SSM: John Howard criticises Malcolm Turnbull over handling of same-sex marriage postal survey

SSM: John Howard criticises Malcolm Turnbull over handling of same-sex marriage postal survey

SSM: John Howard criticises Malcolm Turnbull over handling of same-sex marriage postal survey

Updated 14 September 2017, 16:15 AEST

Former prime minister John Howard urges the Government to spell out what form the bill to allow same-sex marriage would take if the postal survey passes.

Former prime minister John Howard has criticised the Turnbull Government's handling of the same-sex marriage survey, calling for the details of any bill to be released before the vote.

In a statement, he said the Government was "washing its hands of any responsibility" to protect religious freedoms should the survey come back with a majority Yes vote.

Malcolm Turnbull has repeatedly said the Parliament will change the Marriage Act before the end of the year if there is a Yes vote, but hasn't provided any more details.

Liberal senator Dean Smith and a number of backbenchers have prepared a private members bill, but it is not confirmed whether this is the bill that would be introduced.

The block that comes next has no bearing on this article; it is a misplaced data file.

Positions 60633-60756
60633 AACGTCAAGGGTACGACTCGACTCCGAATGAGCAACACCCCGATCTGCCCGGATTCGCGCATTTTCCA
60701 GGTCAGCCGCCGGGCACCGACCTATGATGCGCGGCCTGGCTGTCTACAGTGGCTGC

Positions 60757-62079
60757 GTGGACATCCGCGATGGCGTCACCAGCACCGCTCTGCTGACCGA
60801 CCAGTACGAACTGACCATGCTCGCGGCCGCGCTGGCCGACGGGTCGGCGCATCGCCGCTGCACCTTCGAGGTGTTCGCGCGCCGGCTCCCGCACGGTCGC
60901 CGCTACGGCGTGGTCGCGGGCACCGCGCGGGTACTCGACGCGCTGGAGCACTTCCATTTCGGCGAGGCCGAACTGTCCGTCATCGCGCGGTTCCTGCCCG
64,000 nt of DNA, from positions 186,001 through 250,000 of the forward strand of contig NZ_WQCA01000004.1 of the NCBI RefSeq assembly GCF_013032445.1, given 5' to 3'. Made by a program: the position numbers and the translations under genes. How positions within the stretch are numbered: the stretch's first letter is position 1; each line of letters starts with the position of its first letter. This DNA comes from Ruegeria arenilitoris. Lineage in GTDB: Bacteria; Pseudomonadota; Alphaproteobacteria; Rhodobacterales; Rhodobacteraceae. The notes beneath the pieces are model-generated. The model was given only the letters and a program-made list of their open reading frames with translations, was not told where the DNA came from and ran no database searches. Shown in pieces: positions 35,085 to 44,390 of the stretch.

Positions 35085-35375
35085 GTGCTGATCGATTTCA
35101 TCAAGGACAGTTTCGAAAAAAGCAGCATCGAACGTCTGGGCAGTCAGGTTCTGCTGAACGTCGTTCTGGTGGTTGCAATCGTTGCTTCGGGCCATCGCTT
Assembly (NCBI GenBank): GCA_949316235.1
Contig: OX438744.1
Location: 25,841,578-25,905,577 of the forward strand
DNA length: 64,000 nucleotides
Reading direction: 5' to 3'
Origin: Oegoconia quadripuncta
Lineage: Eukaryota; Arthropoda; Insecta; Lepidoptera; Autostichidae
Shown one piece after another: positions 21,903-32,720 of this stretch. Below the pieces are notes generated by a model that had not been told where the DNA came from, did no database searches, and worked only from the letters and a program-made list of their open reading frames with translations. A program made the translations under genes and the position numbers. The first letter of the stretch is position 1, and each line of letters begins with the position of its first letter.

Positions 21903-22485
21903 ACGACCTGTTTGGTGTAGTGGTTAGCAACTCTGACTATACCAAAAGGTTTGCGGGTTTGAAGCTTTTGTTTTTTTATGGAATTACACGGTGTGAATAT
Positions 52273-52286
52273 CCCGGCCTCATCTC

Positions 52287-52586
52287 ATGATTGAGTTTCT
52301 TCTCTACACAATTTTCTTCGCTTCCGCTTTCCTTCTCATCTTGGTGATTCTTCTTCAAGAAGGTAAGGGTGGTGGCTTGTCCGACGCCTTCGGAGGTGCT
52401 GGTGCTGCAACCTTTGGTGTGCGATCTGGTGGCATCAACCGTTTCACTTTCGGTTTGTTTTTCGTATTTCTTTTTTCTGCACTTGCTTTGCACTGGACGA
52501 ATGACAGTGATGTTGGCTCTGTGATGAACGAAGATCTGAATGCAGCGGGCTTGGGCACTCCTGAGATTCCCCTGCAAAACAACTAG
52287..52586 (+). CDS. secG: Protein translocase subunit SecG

Mr Howard said the Government needed to spell out what steps would be taken to protect parental rights, freedom of speech and religious freedoms.

He said there would be overwhelming pressure to legislate quickly given the Prime Minister had already set a deadline, leaving "scant opportunity" to debate the protections.

"Very likely, those raising such matters will be met with a chorus of put-downs, and accused of attempting to frustrate the verdict of the people," Mr Howard said.

"Thus far, the Government's response has been to wash its hands of any responsibility, merely stating that it will facilitate a private member's bill.

Mr Howard also criticised those in the Yes campaign who dismissed concerns about religious freedoms as so-called "red herrings", saying there were "legitimate concerns".

"It is completely disingenuous to assert that a change of this magnitude to a fundamental social institution does not have consequences," Mr Howard said.

"It is precisely because parliament should reflect the will of the people that the people are entitled to know what, if anything, the Government will do on protections before they vote. Otherwise, people will not be fully informed when they vote."